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dc.contributor.authorCharalambous, M
dc.contributor.authorBhatti, SFM
dc.contributor.authorVan Ham, L
dc.contributor.authorPlatt, S
dc.contributor.authorJeffery, ND
dc.contributor.authorTipold, A
dc.contributor.authorSiedenburg, J
dc.contributor.authorVolk, HA
dc.contributor.authorHasegawa, D
dc.contributor.authorGallucci, A
dc.contributor.authorGandini, G
dc.contributor.authorMusteata, M
dc.contributor.authorIves, E
dc.contributor.authorVanhaesebrouck, AE
dc.date.accessioned2019-07-03T23:30:05Z
dc.date.available2019-07-03T23:30:05Z
dc.date.issued2017-07
dc.identifier.issn0891-6640
dc.identifier.urihttps://www.repository.cam.ac.uk/handle/1810/294323
dc.description.abstractBACKGROUND: Intranasal administration of benzodiazepines has shown superiority over rectal administration for terminating emergency epileptic seizures in human trials. No such clinical trials have been performed in dogs. OBJECTIVE: To evaluate the clinical efficacy of intranasal midazolam (IN-MDZ), via a mucosal atomization device, as a first-line management option for canine status epilepticus and compare it to rectal administration of diazepam (R-DZP) for controlling status epilepticus before intravenous access is available. ANIMALS: Client-owned dogs with idiopathic or structural epilepsy manifesting status epilepticus within a hospital environment were used. Dogs were randomly allocated to treatment with IN-MDZ (n = 20) or R-DZP (n = 15). METHODS: Randomized parallel-group clinical trial. Seizure cessation time and adverse effects were recorded. For each dog, treatment was considered successful if the seizure ceased within 5 minutes and did not recur within 10 minutes after administration. The 95% confidence interval was used to detect the true population of dogs that were successfully treated. The Fisher's 2-tailed exact test was used to compare the 2 groups, and the results were considered statistically significant if P < .05. RESULTS: IN-MDZ and R-DZP terminated status epilepticus in 70% (14/20) and 20% (3/15) of cases, respectively (P = .0059). All dogs showed sedation and ataxia. CONCLUSIONS AND CLINICAL IMPORTANCE: IN-MDZ is a quick, safe and effective first-line medication for controlling status epilepticus in dogs and appears superior to R-DZP. IN-MDZ might be a valuable treatment option when intravenous access is not available and for treatment of status epilepticus in dogs at home.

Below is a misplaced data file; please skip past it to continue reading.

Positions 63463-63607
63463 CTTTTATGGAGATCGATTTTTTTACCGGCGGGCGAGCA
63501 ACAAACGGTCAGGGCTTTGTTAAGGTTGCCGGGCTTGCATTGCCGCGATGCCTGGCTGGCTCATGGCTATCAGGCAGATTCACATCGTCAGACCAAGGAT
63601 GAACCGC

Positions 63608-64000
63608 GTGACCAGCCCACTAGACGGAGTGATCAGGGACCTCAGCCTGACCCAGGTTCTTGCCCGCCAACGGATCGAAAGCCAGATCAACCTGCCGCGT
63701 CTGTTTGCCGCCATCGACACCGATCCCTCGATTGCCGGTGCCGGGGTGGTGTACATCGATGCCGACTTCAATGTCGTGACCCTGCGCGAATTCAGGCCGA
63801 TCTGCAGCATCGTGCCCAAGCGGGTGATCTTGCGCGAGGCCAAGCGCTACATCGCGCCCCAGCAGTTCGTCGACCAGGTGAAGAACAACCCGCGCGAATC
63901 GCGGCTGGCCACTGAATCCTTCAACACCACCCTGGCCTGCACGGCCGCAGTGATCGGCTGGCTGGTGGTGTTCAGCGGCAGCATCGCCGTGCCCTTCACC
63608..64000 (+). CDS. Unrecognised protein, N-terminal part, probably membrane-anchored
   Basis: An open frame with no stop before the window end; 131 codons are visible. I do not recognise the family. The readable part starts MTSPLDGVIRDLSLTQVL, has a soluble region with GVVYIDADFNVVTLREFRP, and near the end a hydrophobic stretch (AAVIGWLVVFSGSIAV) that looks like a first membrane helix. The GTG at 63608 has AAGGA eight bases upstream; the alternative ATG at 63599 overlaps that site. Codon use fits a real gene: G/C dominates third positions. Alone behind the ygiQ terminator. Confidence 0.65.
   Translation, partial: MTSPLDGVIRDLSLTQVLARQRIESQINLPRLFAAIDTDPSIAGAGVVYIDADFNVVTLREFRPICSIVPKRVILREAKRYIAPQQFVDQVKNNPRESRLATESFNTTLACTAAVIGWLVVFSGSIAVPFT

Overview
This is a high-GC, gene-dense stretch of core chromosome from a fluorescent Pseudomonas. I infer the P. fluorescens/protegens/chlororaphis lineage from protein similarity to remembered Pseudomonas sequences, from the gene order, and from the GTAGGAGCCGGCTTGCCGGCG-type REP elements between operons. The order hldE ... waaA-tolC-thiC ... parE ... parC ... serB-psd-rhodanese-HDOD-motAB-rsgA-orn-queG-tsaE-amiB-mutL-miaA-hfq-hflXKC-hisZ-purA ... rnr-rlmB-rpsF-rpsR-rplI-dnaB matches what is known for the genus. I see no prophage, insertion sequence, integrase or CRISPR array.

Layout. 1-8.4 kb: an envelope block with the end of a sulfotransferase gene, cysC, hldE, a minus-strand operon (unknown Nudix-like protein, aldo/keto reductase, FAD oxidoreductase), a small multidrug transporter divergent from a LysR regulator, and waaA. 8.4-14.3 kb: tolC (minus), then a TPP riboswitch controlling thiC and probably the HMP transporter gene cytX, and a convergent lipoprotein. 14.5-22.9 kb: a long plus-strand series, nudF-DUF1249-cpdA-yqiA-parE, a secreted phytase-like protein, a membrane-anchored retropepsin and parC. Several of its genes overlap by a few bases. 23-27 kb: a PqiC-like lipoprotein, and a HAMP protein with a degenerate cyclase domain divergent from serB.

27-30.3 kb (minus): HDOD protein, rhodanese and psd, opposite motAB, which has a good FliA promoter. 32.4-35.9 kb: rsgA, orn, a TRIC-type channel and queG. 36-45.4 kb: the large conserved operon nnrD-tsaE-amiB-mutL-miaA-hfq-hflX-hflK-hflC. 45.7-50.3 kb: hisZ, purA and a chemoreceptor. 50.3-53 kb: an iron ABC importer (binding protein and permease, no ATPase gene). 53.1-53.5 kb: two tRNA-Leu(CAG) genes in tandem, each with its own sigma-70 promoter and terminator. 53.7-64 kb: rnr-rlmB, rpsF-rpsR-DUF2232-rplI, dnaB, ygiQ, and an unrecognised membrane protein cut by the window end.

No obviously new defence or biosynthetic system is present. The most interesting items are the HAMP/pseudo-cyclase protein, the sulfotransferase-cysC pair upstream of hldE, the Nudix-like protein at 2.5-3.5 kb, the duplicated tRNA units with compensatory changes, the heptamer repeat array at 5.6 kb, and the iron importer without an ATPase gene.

dc.languageeng
dc.publisherWiley
dc.rightsAttribution-NonCommercial 4.0 International
dc.rights.urihttps://creativecommons.org/licenses/by-nc/4.0/
dc.titleIntranasal Midazolam versus Rectal Diazepam for the Management of Canine Status Epilepticus: A Multicenter Randomized Parallel-Group Clinical Trial.
dc.typeArticle
prism.issueIdentifier4
prism.publicationDate2017
prism.publicationNameJ Vet Intern Med
prism.volume31
dc.identifier.doi10.17863/CAM.41422
dcterms.dateAccepted2017-04-12
rioxxterms.versionofrecord10.1111/jvim.14734
rioxxterms.versionVoR
rioxxterms.licenseref.urihttp://www.rioxx.net/licenses/all-rights-reserved
rioxxterms.licenseref.startdate2017-07-13
dc.contributor.orcidCharalambous, M [0000-0002-6964-6307]
dc.contributor.orcidSiedenburg, J [0000-0002-6993-4720]
dc.identifier.eissn1939-1676
rioxxterms.typeJournal Article/Review
cam.issuedOnline2017-05-24


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Attribution-NonCommercial 4.0 International
Except where otherwise noted, this item's licence is described as Attribution-NonCommercial 4.0 International